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2 thoughts on “Getting Back On The Psychologist’s Couch

  1. My first thought is that classical music organizations simply do too little marketing overall, and that this stems from mistaken beliefs about how people think and make decisions. This is all speculation, but here are a handful of hypotheses:

    1. Elitism results in the belief that we have a superior product, and so there’s no need to market it. Some people want the best, and they’ll come to the concerts and buy the CDs, and the other people don’t care about or can’t recognize quality and so won’t be susceptible to marketing.

    2. Elitism results in the belief that “marketing” sullies the music. Art shouldn’t be treated like a commodity to be bought and sold.

    3. Ignorance about marketing leads to the belief that marketing is about telling people whose version of the thing they like is the one they should purchase (Coke v. Pepsi) or about informing people that something they are predisposed to like is now available (The iPod). So marketing classical music won’t work because people don’t like it–instead we should focus our “advertising” efforts on brainwashing kids into wanting what we have to offer through “education” programs.

    In reality, however, Marketing is about manufacturing desire. It also doesn’t work through rational persuasion. The “classical music is superior” strategy can’t work because it’s an attempt at rational persuasion–good marketing persuades through emotions. Classical music is already commodified (we charge money and then pay the musicians, don’t we?) so instead of worrying about something that can’t be changed, focus those energies on keeping that commodification ethical (For example, maybe be careful not to let marketing needs dictate artistic decisions, but give the marketing department enough authority and resources to do a really good job selling your artistic vision. Focus-group the ads, not the product.) And remember that the job of advertising is to persuade people that they need something they didn’t think they did–the iPod ads feel like they’re letting you know that the thing you need is available, but that’s because they’ve done such a good job of persuading you that you need one.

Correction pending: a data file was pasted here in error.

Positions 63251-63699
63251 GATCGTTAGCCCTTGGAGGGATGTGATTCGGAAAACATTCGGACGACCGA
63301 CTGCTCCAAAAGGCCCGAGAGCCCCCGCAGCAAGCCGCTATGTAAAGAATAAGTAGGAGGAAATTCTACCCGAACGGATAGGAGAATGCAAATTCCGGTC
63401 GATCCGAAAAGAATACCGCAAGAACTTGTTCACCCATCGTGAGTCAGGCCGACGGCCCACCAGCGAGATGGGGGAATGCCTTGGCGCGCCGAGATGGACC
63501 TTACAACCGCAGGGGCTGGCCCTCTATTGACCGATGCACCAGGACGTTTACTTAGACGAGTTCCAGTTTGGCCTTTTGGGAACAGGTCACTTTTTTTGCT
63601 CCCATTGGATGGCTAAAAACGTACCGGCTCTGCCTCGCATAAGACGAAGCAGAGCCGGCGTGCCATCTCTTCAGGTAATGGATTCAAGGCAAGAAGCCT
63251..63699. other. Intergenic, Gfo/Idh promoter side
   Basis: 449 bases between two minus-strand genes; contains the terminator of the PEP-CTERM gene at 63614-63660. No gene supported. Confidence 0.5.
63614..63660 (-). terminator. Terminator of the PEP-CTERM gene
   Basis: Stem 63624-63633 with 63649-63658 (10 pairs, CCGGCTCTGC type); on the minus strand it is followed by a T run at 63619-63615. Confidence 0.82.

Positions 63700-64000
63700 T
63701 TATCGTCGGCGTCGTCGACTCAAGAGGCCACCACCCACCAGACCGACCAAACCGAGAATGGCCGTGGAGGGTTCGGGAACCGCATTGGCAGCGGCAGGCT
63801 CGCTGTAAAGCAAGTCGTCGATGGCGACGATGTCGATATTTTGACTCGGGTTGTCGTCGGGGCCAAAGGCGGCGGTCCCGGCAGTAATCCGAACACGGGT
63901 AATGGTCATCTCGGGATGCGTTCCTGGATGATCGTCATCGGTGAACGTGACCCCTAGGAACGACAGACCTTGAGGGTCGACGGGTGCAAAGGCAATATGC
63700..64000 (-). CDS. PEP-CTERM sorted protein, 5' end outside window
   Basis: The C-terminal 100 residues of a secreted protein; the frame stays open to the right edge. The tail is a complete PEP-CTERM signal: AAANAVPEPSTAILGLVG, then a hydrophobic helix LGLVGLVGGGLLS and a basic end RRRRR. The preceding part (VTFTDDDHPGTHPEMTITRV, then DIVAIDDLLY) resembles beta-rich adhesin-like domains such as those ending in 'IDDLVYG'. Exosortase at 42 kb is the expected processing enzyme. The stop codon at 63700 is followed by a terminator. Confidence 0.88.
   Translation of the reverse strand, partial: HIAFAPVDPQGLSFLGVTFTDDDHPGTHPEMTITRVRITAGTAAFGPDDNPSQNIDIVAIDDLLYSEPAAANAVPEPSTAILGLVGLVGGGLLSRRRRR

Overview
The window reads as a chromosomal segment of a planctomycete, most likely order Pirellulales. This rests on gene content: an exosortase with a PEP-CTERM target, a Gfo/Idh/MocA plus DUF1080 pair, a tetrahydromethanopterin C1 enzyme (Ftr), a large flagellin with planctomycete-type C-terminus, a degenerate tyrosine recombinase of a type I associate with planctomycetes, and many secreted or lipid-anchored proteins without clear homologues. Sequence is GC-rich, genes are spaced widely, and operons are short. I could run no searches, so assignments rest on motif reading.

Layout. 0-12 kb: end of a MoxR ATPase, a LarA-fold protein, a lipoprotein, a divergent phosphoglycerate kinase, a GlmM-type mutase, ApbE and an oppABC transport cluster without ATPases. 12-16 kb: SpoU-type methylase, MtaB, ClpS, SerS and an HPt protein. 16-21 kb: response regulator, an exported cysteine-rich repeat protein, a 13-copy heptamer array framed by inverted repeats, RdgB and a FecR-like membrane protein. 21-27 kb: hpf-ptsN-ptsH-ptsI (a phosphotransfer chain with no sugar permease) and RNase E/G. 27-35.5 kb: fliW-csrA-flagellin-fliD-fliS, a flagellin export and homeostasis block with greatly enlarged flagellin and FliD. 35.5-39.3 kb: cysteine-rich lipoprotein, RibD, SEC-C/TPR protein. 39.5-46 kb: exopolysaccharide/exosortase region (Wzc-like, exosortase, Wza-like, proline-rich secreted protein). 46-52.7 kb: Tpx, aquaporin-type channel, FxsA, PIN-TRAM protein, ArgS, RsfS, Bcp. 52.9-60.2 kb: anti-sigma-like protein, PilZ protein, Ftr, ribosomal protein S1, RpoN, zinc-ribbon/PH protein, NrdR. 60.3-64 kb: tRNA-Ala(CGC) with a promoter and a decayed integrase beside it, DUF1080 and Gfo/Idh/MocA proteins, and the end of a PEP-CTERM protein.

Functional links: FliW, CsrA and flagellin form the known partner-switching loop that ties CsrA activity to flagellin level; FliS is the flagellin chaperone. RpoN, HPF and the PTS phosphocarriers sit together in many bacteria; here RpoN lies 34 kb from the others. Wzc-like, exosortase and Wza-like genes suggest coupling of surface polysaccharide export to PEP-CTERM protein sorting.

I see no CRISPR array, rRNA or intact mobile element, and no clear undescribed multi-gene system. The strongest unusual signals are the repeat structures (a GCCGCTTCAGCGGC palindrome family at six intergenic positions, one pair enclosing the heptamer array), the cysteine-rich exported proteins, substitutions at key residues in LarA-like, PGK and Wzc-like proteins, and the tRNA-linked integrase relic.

2. Here’s what we need to do: We should assemble a list of all the ideas we can think of for bringing audiences into the concert halls; we should post that list; then we should proceed to do nothing that is on that list.

    What we would have collected is a list of things that would appeal to US and bring US into the concert halls. But we’re already there.

    The ideas that would bring in new audience members — for example, college students, high school student, young professionals — are most likely to be found within those populations. We music-pushers need to reach out to those populations, find persons within those populations who are already hooked on music, and get them to design strategies and tactics for us.

    Remember how many publishers turned down the Harry Potter series before it finally got accepted.

    Paul Alter